But as I climbed the tarmac above Monachil I knew I could not deal with it. Because the fear had little to do with mechanical trouble, map reading or fatigue. I was alone, and that was what terrified me.  

I could have returned to the National Park with Kate, Fiona and Sarah but this solo ride, climbing into the mountains to locate the gravel track that would take me back to where we were on day 1, was what I chose. I had approached this gathering as a place to push boundaries, to find new things. Going out there on my own was pushing me right to the edge and I felt I needed to go there. I’d arranged to meet Jenny at the start of the single-track and this gave me something to hold onto.

If there are good climbs, the 20km drag to Tocon is one of them. A gentle meander past juicy cacti and delicate blossoming trees. I was on the right track – Wahoo said so and Kamoot agreed. My bike was working. Everything was good. But my breathing came rapidly and my chest felt drum-skin taut; I looked at the jagged rock walls that were drawing up around me the higher I climbed and I imagined clinging to them, fingers slowly losing grip before I began falling.    

In Tocon, a cat rattled a bin lid and the only thing missing was tumbleweed. The bar was shuttered and the streets deserted. No paved roads beyond, just gravel that wound into the hills, climbing with the same gentle ease, taking me higher and deeper into nothing.  It was just me and the land scored with tracks and patch-worked with terraces.

‘This is beautiful,’ I said to no-one. I believed it; I just could not feel it. There was no space for anything in the pressurised cavity of my chest.

‘So, how was your ride?’ Jenny smiled widely between mouthfuls of the melted cheese she was scooping out of a plastic tub.

‘I’m in bits,’ I told her, unable to manufacture the enthusiasm I know she would have had in my situation. ‘The ride was great, it’s just there are other things going on for me. I felt so afraid and alone. It’s not the ride. It’s more about a terror of abandonment I had as a child.’

We were pedalling again. ‘Are you getting help with that?’ She called over her shoulder as she takes the lead where the track narrows.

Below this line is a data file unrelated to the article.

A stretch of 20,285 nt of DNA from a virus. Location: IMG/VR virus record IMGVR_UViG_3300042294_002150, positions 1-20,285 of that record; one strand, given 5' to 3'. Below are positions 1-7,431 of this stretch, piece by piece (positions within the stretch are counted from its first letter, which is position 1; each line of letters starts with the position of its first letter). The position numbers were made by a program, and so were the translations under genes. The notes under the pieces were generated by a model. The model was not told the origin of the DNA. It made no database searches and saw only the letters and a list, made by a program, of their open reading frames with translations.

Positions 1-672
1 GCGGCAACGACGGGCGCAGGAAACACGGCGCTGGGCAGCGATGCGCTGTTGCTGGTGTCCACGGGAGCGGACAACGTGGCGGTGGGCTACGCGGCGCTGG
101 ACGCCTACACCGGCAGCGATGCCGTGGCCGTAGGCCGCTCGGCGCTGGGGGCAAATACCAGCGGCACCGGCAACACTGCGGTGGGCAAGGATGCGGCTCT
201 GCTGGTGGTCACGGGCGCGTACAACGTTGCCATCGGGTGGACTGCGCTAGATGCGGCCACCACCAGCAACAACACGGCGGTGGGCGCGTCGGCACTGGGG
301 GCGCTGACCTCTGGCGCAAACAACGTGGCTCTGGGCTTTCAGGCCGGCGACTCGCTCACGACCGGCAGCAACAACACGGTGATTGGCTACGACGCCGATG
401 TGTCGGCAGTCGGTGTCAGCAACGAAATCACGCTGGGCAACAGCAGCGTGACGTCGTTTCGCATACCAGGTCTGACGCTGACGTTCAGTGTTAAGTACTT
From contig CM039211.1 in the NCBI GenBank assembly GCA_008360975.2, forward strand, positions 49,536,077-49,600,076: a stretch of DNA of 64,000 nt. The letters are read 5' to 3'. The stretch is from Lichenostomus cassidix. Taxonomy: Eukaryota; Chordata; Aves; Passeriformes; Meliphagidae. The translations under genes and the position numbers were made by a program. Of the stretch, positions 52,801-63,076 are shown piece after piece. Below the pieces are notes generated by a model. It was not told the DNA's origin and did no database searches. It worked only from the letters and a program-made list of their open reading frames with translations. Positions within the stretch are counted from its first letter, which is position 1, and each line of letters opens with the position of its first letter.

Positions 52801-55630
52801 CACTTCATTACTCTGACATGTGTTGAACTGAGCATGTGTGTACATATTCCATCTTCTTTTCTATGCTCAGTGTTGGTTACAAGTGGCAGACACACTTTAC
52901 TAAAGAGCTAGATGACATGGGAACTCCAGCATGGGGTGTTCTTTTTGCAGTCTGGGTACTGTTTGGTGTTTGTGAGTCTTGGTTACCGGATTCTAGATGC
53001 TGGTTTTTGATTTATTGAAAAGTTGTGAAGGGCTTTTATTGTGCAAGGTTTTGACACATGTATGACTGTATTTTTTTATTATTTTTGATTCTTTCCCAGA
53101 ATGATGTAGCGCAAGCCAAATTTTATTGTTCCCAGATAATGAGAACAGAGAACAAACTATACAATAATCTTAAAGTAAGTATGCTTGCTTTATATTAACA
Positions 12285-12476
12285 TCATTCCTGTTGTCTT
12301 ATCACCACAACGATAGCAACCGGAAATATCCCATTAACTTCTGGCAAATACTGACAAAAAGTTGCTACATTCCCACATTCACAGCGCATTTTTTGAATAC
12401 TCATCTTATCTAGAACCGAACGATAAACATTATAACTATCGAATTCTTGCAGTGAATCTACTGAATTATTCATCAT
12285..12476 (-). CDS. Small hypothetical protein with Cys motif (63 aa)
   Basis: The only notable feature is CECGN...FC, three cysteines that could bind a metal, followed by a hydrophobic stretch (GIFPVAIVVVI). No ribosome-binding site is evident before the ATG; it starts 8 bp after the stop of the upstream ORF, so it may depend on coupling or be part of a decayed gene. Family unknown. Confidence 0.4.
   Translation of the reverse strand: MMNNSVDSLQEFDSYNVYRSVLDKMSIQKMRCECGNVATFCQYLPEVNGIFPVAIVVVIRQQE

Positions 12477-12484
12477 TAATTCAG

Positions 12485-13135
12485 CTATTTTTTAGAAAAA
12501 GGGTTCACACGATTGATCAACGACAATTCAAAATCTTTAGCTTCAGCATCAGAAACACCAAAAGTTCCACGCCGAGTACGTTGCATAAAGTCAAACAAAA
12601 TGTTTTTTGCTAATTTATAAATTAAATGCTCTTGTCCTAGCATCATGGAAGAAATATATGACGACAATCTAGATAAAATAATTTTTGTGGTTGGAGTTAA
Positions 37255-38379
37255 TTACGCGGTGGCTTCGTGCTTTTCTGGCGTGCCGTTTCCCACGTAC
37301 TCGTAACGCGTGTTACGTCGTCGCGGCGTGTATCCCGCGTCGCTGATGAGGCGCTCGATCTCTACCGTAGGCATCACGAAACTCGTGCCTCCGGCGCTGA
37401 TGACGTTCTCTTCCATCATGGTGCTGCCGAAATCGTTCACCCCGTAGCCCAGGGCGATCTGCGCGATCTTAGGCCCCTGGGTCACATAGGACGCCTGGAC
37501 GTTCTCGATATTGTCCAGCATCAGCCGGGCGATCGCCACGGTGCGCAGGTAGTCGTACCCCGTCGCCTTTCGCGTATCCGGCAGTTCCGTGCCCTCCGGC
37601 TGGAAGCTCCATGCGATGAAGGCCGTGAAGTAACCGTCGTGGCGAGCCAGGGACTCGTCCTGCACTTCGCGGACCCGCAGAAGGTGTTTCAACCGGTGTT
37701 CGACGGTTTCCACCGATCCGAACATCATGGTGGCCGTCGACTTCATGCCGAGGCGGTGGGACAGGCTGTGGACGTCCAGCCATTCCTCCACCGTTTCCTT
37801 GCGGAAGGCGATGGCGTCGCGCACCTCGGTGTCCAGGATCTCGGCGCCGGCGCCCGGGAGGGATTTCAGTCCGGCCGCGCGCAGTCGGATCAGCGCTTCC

It’s hard to bare a soul while negotiating rock gardens or a herd of goats that are casually grazing steep, loose switchbacks. And once we were safe again, cruising the streets of Granada for fizzy drinks, something was lingering in the place that the fear had filled. I could barely speak. When Jenny plopped down in front of a convenience store, given over to Coke and more gooey cheese, in a way I think must have been the norm when she was racing around the world, I couldn’t even laugh.

That evening the house was vibrant. Fiona was high on stoke having taken Lee’s Juliana into the National Park. Janet had enjoyed a day off, Helen had made it back from the hot springs to report on the population of naked hippies and Alice and Lee had been to the coast. I couldn’t touch their joy. Something stopped me from reaching out to them, something I didn’t understand in the moment, but later recognised as the ugly cloak of shame. I watched Jenny’s demonstration of kit for our bivvy night and made careful lists of food and equipment. All the time I had a sense that the world was shaking, trying to fling me off, but if I just held on...

The centre of things

Burdened with sleeping bags, mats, warm clothes, food and stoves, we climbed the road to Purche, striking a poor contrast to the road race that had flown through there days earlier. Kate, Fiona, Sarah and I were in no hurry. We stopped from time to time to examine the olives hanging in the trees that line the road or devour one of Janet’s scones. We were climbing into the National Park to find a bed for the night; we simply had to be there by dark.

Beyond Purche there was the feeling of being swallowed on the tongue of gravel that delved deeper and deeper into the rock canyons. And while I normally hate climbing my legs found a steady rhythm where I settled to thinking - if I could pedal into the Spanish countryside alone, as I had the day before, I could do that at home, say into the Peak District, where I and others have told me I cannot go alone. And, if I could do that, what else could I do?  

Those 12 hours in the Sierra Nevada National Park became a centre of sorts. The core of an experience that had been stripping, harrowing and tenderising my insides, not to cause harm, but to make them ready for something else.  

We watched the sunset over the city below, heated couscous, cheese, vegetables and hot chocolate and huddled against the creeping cold. This was Janet’s first time camping. Ever.  And she was doing it without canvas, beneath vivid shooting stars. Long after I had slunk to bed, itchy, tired, with cold setting into my feet, I could hear her voice and others’ laughter. In turn, I felt a creeping loneliness as I pressed my hands between my legs and wriggled deep down into my bag to keep off the breath of the night.

After breakfast and once the squeezing, stuffing and ratcheting that is bikepacking was complete we all came to sit. The herd of bullocks, whose dry, dung scattered territory we were squatting stepped closer to listen in.